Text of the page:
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Implementing energy subsidy reforms : evidence from developing countries (English)

Poorly implemented energy subsidies are economically costly to taxpayers and damage the environment through increased emissions of greenhouse gases and other air pollutants. Energy subsidies also create distortive price signals and result in higher energy consumption or production as well as barriers to entry for cleaner energy services. Subsidies to consumption, by lowering end-use prices, can encourage increased energy use and reduce incentives to conserve energy efficiently. Universal energy-price subsidies tend to be regressive because benefits are conditional upon the purchase of subsidized goods and increase with expenditure. This report selected a representative sample of case studies in 20 developing countries, based on a number of criteria, including the countries' level of development (and consumption) and energy dependency (distinguishing between net energy exporters and importers). The case studies have been selected on the hypothesis that energy dependence and per capita income appear to be the key drivers of subsidy reforms in developing countries. Of the two criteria, energy dependence is expected to be the most powerful determinant of the choice to engage in energy reforms, whereas the level of per capita income may pose different challenges in relation to the distributional impact of such reforms on the poor. Energy net importers are expected to have more incentives to undertake energy subsidy reforms when the fiscal burden of such subsidies reaches a significant percentage of Gross Domestic Product (GDP), particularly when there are already macro unbalances related to high thresholds of public budget and debt. Low- and middle-income countries are expected to display a larger impact of energy subsidy reforms on consumption. This impact reflects the opportunities to influence future behavior rather than current consumption trends because of inertia, vested interests, and the presence of affordability issues.

Details

  • Author

    Vagliasindi, Maria

  • Document Date

    2012/10/31

  • Document Type

    Publication

  • Report Number

    73518

  • Volume No

    1

  • Total Volume(s)

    1

  • Country

    World,

  • Region

    The World Region,

  • Disclosure Date

    2012/11/07

  • Disclosure Status

    Disclosed

  • Doc Name

    Implementing energy subsidy reforms : evidence from developing countries

  • Keywords

    adulteration of gasoline with kerosene;energy net importer;price petroleum product;Economic Policy and Debt;annual per capita income;millennium development goal;increase in income inequality;difference in income;net exporter;liquefied natural gas;net energy exporter;liquefied petroleum gas;Access to Electricity;fossil fuel subsidy;household survey data;electricity distribution company;conditional cash transfer;Environment & Energy;privileges and immunity;rate of change;sustainable energy;development research group;patterns of consumption;ministries of finance;Development Sector Unit;internal combustion engine;damage to vehicle;wholesale electricity market;production of electricity;high energy consumption;targeted social assistance;oil marketing companies;energy service provider;oil marketing company;inequality of income;barrier to entry;energy subsidies;public debt;Learning and Innovation Credit;fiscal situation;economic crisis;budget surplus;richer countries;gross debt;budgetary subsidy;budgetary subsidies;representative sample;energy importer;higher-income countries;fuel use;Electric Power;gasoline diesel;petroleum fuel;budgetary deficit;automotive diesel;fiscal performance;budgetary situation;primary energy;retail price;budget increase;electricity production;energy market;vulnerable group;energy reform;budget deficit;commercial purpose;fiscal burden;air pollutant;price signal;cleaner energy;end-use price;diesel use;Political Economy;vehicle performance;kerosene prices;Economic Management;gasoline use;energy specialist;energy economist;special tax;market reform;public budget;vested interests;current consumption;electricity tariff;energy ministries;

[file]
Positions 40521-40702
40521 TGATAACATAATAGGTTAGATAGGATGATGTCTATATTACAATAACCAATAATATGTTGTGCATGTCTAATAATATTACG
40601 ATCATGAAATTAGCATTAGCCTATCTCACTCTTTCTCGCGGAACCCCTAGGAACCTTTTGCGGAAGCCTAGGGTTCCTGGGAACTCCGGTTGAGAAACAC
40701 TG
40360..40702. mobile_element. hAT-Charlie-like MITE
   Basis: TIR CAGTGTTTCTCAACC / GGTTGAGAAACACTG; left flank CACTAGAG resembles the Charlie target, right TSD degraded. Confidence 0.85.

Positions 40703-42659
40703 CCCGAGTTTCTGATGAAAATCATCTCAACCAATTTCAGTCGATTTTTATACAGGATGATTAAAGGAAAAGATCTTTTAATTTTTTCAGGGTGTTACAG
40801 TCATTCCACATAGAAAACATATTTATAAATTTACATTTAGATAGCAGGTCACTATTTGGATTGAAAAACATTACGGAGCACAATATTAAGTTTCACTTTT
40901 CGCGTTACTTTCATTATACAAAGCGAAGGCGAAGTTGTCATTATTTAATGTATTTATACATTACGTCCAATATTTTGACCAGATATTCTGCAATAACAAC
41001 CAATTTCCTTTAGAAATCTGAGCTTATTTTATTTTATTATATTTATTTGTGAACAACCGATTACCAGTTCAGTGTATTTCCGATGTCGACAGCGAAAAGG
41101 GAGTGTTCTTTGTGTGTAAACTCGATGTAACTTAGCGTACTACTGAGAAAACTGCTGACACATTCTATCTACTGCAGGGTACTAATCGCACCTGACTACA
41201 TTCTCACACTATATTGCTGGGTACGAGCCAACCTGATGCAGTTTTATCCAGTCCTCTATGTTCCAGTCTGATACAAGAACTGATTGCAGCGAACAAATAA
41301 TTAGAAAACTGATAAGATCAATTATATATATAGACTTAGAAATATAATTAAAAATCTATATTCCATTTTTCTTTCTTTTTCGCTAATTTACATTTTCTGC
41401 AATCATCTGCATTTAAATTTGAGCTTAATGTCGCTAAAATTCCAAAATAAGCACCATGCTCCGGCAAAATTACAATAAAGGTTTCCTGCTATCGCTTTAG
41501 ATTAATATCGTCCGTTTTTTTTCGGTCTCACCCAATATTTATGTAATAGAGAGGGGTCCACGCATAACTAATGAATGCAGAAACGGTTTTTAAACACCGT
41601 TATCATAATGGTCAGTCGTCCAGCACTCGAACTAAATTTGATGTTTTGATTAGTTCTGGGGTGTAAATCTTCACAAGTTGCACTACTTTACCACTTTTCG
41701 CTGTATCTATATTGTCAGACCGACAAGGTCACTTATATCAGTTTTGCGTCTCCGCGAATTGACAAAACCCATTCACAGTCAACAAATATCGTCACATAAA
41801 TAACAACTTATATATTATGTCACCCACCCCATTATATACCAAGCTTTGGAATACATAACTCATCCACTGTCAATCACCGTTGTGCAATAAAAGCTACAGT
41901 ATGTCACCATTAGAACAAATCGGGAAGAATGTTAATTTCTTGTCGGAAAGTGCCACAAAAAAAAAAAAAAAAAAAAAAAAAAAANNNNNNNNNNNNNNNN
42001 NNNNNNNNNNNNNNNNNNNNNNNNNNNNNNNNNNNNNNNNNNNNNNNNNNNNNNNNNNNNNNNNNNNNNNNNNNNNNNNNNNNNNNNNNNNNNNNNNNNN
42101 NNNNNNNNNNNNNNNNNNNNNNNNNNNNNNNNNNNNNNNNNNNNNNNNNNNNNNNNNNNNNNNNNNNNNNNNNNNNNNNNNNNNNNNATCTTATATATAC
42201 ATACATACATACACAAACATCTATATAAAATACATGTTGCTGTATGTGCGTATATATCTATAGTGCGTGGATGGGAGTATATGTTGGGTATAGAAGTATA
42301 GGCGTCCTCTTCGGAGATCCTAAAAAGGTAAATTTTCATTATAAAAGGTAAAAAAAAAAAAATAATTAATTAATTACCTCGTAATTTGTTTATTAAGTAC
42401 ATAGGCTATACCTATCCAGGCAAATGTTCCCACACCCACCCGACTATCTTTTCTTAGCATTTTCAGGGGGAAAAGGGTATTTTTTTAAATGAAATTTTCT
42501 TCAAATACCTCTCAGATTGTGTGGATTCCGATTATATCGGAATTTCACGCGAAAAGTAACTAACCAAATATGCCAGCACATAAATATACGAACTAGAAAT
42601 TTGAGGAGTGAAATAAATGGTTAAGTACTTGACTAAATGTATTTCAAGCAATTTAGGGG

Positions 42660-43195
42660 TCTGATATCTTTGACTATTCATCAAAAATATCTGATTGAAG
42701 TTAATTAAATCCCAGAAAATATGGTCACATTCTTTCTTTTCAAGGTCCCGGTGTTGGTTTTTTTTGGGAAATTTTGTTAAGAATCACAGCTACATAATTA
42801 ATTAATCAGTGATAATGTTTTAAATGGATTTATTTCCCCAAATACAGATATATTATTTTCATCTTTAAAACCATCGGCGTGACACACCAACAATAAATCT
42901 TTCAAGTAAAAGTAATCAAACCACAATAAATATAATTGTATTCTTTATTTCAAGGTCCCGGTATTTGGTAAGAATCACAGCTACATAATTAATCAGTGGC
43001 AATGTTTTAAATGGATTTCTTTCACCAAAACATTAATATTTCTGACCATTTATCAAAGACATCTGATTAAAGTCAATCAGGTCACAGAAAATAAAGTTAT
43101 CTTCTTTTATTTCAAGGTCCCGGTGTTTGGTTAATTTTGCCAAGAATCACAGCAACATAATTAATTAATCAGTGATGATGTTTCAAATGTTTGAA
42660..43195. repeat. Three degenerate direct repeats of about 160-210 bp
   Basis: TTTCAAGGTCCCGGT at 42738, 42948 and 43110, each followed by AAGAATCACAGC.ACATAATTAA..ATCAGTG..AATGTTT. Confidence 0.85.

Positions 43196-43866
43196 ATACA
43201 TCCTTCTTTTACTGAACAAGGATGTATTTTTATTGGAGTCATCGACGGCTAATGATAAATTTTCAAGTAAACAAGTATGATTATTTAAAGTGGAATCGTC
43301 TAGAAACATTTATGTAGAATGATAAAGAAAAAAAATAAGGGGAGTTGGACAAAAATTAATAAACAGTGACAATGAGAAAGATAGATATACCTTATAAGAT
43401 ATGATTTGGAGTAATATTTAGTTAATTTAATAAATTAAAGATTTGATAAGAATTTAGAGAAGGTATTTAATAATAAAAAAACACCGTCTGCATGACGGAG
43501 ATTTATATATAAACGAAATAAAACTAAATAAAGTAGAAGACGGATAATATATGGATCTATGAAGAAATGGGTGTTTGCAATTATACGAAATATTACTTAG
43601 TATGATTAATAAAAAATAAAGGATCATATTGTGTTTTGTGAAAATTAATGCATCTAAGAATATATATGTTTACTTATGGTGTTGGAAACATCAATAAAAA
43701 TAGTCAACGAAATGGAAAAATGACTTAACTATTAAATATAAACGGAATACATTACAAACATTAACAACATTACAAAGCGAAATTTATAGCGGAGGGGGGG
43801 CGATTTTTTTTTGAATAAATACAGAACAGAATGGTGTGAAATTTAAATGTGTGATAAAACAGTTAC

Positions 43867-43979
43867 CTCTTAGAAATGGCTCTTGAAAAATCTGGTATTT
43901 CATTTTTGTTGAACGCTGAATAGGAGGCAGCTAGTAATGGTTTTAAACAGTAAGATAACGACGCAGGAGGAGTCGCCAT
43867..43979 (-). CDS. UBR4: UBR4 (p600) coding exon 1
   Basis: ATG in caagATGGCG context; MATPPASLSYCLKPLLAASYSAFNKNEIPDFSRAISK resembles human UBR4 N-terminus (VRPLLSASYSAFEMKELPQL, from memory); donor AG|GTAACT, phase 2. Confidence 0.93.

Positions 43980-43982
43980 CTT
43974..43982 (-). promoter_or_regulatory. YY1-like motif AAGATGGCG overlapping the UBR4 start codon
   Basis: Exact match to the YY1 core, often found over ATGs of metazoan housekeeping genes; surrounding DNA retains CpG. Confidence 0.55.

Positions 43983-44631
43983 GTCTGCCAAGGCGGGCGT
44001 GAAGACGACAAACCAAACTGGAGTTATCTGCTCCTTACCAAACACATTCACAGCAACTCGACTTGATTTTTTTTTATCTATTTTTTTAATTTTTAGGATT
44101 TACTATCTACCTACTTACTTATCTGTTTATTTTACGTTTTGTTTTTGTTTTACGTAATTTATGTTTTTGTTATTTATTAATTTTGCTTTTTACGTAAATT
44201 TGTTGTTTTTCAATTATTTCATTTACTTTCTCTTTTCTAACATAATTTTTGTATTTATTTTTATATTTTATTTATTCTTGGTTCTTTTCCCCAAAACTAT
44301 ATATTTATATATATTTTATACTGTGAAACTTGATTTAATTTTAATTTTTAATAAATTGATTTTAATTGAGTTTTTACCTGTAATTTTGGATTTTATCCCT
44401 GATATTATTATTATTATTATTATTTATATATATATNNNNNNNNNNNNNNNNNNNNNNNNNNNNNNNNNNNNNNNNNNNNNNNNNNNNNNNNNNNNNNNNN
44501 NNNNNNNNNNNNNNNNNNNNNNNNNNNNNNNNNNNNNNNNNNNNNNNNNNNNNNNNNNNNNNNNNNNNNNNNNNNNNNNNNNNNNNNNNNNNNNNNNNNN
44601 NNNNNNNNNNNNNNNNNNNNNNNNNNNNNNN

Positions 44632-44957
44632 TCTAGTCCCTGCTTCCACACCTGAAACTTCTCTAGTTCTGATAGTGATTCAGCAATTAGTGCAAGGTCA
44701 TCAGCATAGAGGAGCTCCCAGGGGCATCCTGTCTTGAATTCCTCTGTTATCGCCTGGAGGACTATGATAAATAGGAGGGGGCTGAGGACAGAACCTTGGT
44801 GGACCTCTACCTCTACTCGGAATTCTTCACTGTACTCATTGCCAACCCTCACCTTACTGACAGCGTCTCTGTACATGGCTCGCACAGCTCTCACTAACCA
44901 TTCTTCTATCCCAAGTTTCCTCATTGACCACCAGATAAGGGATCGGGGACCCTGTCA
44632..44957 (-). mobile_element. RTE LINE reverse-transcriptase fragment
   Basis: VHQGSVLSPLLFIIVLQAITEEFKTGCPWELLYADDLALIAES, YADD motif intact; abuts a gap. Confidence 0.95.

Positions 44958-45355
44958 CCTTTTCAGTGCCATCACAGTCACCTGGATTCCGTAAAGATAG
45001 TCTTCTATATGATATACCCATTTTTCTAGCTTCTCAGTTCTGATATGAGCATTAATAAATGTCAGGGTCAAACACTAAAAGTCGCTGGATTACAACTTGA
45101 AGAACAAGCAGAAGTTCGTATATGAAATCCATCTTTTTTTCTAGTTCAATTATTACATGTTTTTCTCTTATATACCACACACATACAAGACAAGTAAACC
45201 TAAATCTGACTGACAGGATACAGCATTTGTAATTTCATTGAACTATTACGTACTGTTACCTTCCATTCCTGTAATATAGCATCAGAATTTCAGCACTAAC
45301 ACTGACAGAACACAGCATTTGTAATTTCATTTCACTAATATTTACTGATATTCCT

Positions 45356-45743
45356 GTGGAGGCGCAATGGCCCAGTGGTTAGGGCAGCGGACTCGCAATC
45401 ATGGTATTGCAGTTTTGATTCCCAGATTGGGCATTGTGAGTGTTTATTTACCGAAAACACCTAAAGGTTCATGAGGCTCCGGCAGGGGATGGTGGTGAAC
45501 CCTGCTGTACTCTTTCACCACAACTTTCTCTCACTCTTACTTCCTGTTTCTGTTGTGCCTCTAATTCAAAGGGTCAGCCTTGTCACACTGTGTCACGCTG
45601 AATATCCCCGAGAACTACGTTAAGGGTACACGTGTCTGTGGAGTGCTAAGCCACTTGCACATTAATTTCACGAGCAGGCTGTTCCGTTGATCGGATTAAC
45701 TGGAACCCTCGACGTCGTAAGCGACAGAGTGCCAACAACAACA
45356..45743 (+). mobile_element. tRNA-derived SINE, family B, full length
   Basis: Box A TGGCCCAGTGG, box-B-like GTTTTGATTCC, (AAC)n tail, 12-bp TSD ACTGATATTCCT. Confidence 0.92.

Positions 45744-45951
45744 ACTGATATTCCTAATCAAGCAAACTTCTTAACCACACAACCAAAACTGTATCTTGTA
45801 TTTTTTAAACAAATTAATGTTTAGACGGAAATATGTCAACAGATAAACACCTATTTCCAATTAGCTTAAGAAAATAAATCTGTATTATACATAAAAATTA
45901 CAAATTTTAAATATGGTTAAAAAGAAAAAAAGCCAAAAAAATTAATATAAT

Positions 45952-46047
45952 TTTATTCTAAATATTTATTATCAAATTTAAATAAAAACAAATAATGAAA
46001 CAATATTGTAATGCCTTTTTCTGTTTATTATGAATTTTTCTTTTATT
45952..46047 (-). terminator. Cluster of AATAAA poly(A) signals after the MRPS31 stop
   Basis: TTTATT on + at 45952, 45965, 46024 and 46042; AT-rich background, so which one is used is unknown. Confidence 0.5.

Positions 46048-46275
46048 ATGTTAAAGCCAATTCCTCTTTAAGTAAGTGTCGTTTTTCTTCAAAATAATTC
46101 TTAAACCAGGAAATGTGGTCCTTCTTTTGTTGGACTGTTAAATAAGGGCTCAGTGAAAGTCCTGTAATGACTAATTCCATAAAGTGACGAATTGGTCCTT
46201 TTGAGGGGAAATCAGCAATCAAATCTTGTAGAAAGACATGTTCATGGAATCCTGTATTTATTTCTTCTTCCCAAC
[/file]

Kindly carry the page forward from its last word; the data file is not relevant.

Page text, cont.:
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Citation

Vagliasindi, Maria

Implementing energy subsidy reforms : evidence from developing countries (English). Directions in development ; energy and mining Washington, D.C. : World Bank Group. http://documents.worldbank.org/curated/en/566201468177234043/Implementing-energy-subsidy-reforms-evidence-from-developing-countries